In today's world of shrinking budgets and shrinking incomes, charitable organizations are feeling a financial crunch from lower giving. Churches are among these organizations that are struggling to make ends meet while attempting to serve the communities around them. With budgets stagnant or shrinking does it make fiscal sense for a charity, such as a church, to spend money "upgrading" to Microsoft Windows 7 on the desktop and Microsoft Windows Server 2008 in the server closet? Does it make fiscal sense for a church to use Apple systems? No, it does not make fiscal sense to do that. Especially when there is Linux and there are thousands of Free Open Source Software (FOSS) applications that have no license costs and no restrictions on freedom.
In this article I intend to show that a church, or other charity, can financially benefit from a switch to Linux on the desktop and in the server closet. I have looked into these options because I have charitable organization clients and churches doing business with my company. I am always interested in helping charities lower their costs so they can spend more on helping our neighbors in need. So, let us begin with the operating system.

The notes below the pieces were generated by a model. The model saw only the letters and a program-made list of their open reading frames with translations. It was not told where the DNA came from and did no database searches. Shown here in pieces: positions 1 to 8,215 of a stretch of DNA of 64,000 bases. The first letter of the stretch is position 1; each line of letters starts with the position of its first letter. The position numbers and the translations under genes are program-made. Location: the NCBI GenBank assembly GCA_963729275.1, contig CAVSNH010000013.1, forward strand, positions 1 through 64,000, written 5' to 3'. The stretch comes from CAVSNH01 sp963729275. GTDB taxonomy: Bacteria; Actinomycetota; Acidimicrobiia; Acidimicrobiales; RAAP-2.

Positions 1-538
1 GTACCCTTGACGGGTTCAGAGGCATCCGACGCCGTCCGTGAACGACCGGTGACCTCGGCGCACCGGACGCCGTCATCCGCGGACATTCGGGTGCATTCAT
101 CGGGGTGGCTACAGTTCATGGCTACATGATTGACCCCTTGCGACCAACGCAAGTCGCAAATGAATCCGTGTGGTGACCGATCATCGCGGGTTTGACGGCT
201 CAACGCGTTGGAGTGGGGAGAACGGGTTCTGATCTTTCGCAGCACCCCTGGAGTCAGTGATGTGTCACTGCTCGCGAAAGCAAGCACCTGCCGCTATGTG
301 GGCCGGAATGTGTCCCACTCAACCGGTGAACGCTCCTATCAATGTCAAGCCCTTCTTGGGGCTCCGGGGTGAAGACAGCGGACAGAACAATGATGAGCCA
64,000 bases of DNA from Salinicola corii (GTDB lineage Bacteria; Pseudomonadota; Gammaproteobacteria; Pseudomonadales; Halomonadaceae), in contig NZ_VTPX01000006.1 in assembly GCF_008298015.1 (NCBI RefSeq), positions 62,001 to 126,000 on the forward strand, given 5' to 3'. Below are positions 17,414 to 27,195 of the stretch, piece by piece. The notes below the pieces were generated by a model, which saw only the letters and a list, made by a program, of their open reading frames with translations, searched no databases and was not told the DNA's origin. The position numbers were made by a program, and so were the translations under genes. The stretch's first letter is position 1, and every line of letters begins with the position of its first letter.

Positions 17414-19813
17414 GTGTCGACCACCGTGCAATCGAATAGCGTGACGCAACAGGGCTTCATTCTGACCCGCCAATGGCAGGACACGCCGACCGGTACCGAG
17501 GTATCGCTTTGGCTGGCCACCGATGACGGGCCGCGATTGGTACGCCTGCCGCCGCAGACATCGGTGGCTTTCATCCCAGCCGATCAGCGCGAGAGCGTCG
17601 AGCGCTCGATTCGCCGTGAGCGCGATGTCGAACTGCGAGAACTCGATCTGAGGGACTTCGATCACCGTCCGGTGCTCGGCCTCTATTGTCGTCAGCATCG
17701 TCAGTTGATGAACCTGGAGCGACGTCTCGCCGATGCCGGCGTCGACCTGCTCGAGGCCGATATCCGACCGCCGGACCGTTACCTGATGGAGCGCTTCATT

Churches are typically using Microsoft Windows XP on the desktop and are going to have to upgrade to Windows 7 at some point in the next three years if they stick with Microsoft. In many cases this will mean buying new computers to run Windows 7. Some churches are also running expensive Microsoft server systems as file servers in the server closet. Churches appear to be unaware there is an alternative "free" operating system that can serve as the underlying system for a wealth of "free" software. This same "free" operating system will run just fine on their existing hardware or even better on new hardware. Using older hardware all they need to invest is time to get familiar with the new "free" system and software.Thinking that Windows 7 will not require some retraining is naive. With new hardware all they are out is the cost of the hardware and time to train on the new system.